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Severe Combined Immunodeficiency

National Organization for Rare Disorders, Inc.

Important

It is possible that the main title of the report Severe Combined Immunodeficiency is not the name you expected. Please check the synonyms listing to find the alternate name(s) and disorder subdivision(s) covered by this report.

Synonyms

  • SCID
  • Bubble Boy Syndrome

Disorder Subdivisions

  • Autosomal Recessive Severe Combined Immunodeficiency
  • ADA Deficiency
  • X-Linked Recessive Severe Combined Immunodeficiency with Leukopenia
  • Bare Lymphocyte Syndrome
  • Reticular Dysgenesis
  • Adenosine Deaminase Deficiency

General Discussion

Severe Combined Immunodeficiency (SCID) is a group of rare congenital syndromes characterized by little if any immune responses. This results in frequent recurring infections. Cellular immune responses involve specialized white blood cells known as T lymphocytes or "killer cells". These cells assist other white blood cells (B lymphocytes) to respond to infectious, foreign agents that invade the body (i.e., bacteria or viruses). The B lymphocytes maintain immunity by enabling the body to produce and preserve circulating antibodies.



People with Severe Combined Immunodeficiency are unusually susceptible to recurrent infections with bacteria, viruses, fungi, and other infectious agents that can be life-threatening.



There are several types of Severe Combined Immunodeficiencies. These include: Autosomal Recessive Severe Combined Immunodeficiency, X-Linked Recessive Severe Combined Immunodeficiency, Adenosine Deaminase Deficiency (ADA), Bare Lymphocyte Syndrome, Severe Combined Immunodeficiency with Leukopenia (Reticular Dysgenesis), and Swiss-type Agammaglobulinemia. Each type of Severe Combined Immune Deficiency is caused by a different genetic defect, but the primary symptom is reduced or absent immune functions, and all types are hereditary.

Resources

March of Dimes Birth Defects Foundation

1275 Mamaroneck Avenue

White Plains, NY 10605

Tel: (914)997-4488

Fax: (914)997-4763

Tel: (888)663-4637

Email: Askus@marchofdimes.com

Internet: http://www.marchofdimes.com



Immune Deficiency Foundation

40 W. Chesapeake Avenue

Suite 308

Towson, MD 21204

Tel: (410)321-6647

Fax: (410)321-9165

Tel: (800)296-4433

Email: idf@primaryimmune.org

Internet: http://www.primaryimmune.org



NIH/National Institute of Allergy and Infectious Diseases

Office of Communications and Government Relations

6610 Rockledge Drive, MSC 6612

Bethesda, MD 20892-6612

Tel: (301)496-5717

Fax: (301)402-3573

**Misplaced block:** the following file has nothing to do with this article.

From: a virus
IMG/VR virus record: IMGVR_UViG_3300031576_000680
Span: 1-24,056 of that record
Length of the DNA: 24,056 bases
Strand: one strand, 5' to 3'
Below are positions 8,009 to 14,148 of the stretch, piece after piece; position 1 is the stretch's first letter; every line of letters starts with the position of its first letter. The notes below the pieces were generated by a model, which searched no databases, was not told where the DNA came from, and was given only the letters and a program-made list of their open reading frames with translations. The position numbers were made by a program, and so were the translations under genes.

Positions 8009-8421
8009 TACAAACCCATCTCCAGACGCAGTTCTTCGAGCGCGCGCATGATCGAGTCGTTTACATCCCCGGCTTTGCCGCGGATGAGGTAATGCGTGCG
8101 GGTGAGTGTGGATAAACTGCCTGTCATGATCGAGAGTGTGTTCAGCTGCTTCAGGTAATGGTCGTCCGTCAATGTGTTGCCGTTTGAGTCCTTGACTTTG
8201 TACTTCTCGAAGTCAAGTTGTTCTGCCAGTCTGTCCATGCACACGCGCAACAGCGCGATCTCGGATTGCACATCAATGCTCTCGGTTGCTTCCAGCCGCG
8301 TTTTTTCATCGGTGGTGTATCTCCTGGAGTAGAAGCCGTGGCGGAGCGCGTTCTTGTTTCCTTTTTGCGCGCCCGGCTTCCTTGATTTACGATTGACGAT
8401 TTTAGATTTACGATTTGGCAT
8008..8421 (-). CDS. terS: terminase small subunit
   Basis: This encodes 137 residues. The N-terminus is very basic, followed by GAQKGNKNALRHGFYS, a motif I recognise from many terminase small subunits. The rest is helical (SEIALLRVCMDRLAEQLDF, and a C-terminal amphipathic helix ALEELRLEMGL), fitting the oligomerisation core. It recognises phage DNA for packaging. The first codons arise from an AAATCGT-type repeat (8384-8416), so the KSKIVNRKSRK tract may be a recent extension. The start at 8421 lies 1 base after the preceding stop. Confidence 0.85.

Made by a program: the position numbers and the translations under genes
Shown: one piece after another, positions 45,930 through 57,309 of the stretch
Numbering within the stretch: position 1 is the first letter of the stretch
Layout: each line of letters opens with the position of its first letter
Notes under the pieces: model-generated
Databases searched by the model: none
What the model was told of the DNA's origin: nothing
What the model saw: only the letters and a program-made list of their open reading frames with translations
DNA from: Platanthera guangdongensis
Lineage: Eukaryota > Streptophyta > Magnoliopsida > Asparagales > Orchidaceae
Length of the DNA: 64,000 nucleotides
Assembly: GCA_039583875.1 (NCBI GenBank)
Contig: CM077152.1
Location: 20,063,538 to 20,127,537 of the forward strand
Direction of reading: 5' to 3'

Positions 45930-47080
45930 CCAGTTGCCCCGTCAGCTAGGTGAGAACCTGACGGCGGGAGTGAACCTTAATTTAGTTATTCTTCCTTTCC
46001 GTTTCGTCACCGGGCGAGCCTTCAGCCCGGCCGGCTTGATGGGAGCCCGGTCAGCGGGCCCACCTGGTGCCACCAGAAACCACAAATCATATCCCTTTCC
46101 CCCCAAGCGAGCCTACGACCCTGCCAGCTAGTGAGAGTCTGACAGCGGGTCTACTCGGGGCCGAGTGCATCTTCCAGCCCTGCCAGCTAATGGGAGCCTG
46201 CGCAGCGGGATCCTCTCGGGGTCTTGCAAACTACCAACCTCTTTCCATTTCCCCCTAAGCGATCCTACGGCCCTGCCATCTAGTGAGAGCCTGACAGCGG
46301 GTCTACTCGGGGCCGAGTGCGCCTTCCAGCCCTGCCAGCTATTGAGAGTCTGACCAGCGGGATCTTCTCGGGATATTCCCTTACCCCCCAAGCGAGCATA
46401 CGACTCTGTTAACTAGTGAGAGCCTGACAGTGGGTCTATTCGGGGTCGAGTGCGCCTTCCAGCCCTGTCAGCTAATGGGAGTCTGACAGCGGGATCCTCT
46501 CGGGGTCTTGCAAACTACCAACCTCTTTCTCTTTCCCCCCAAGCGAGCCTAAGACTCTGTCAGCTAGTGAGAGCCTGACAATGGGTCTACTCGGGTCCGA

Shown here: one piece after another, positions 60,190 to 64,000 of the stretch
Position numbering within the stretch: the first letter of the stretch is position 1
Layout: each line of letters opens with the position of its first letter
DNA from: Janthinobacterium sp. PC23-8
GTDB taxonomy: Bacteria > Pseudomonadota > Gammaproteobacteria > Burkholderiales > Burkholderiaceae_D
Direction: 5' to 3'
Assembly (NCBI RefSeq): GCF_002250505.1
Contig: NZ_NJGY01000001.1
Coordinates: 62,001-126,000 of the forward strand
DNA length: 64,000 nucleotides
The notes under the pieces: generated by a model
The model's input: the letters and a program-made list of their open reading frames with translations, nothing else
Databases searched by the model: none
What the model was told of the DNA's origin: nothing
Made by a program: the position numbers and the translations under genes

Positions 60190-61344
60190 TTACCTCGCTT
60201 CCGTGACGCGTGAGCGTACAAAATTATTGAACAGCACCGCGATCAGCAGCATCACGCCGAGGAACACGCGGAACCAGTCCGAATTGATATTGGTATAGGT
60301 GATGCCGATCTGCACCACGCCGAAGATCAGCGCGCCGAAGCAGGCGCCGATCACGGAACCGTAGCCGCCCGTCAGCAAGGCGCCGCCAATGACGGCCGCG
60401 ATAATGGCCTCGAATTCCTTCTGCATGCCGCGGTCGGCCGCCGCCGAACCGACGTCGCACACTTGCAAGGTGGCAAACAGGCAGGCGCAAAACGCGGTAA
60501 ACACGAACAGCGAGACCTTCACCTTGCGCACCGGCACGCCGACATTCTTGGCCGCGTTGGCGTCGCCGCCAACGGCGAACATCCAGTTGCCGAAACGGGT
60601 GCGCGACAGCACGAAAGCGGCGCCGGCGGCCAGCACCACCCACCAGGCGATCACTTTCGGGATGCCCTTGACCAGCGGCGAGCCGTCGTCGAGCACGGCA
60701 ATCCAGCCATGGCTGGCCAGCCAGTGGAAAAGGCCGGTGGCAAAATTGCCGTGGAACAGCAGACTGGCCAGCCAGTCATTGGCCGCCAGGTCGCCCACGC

Tel: (866)284-4107

TDD: (800)877-8339

Email: ocpostoffice@niaid.nih.gov

Internet: http://www.niaid.nih.gov/



American Academy of Allergy, Asthma and Immunology

611 East Wells Street

Milwaukee, WI 53202

Tel: (414)272-6071

Fax: (414)276-3349

Tel: (800)822-2762

Email: info@aaaai.org

Internet: http://www.aaaai.org



International Patient Organization for Primary Immunodeficiencies

Firside Main Road

Downderry

Cornwall, PL11 3LE

United Kingdom

Tel: 441503250668

Fax: 441503250961

Email: info@ipopi.org

Internet: http://www.ipopi.org/



Genetic and Rare Diseases (GARD) Information Center

PO Box 8126

Gaithersburg, MD 20898-8126

Tel: (301)251-4925

Fax: (301)251-4911

Tel: (888)205-2311

TDD: (888)205-3223

Internet: http://rarediseases.info.nih.gov/GARD/



Madisons Foundation

PO Box 241956

Los Angeles, CA 90024

Tel: (310)264-0826

Fax: (310)264-4766

Email: getinfo@madisonsfoundation.org

Internet: http://www.madisonsfoundation.org



European Society for Immunodeficiencies

1-3 rue de Chantepoulet

Geneva, CH 1211

Switzerland

Tel: 410229080484

Fax: 41229069140

Email: esid@kenes.com

Internet: http://www.esid.org



For a Complete Report

This is an abstract of a report from the National Organization for Rare Disorders (NORD). A copy of the complete report can be downloaded free from the NORD website for registered users. The complete report contains additional information including symptoms, causes, affected population, related disorders, standard and investigational therapies (if available), and references from medical literature. For a full-text version of this topic, go to MyD-H, the Dartmouth-Hitchcock patient portal. You must be a registered MyD-H user for the Lebanon, Manchester, or Nashua locations to access this site.

The information provided in this report is not intended for diagnostic purposes. It is provided for informational purposes only. NORD recommends that affected individuals seek the advice or counsel of their own personal physicians.

It is possible that the title of this topic is not the name you selected. Please check the Synonyms listing to find the alternate name(s) and Disorder Subdivision(s) covered by this report

This disease entry is based upon medical information available through the date at the end of the topic. Since NORD's resources are limited, it is not possible to keep every entry in the Rare Disease Database completely current and accurate. Please check with the agencies listed in the Resources section for the most current information about this disorder.

For additional information and assistance about rare disorders, please contact the National Organization for Rare Disorders at P.O. Box 1968, Danbury, CT 06813-1968; phone (203) 744-0100; web site www.rarediseases.org or email orphan@rarediseases.org

Last Updated:  7/19/2010

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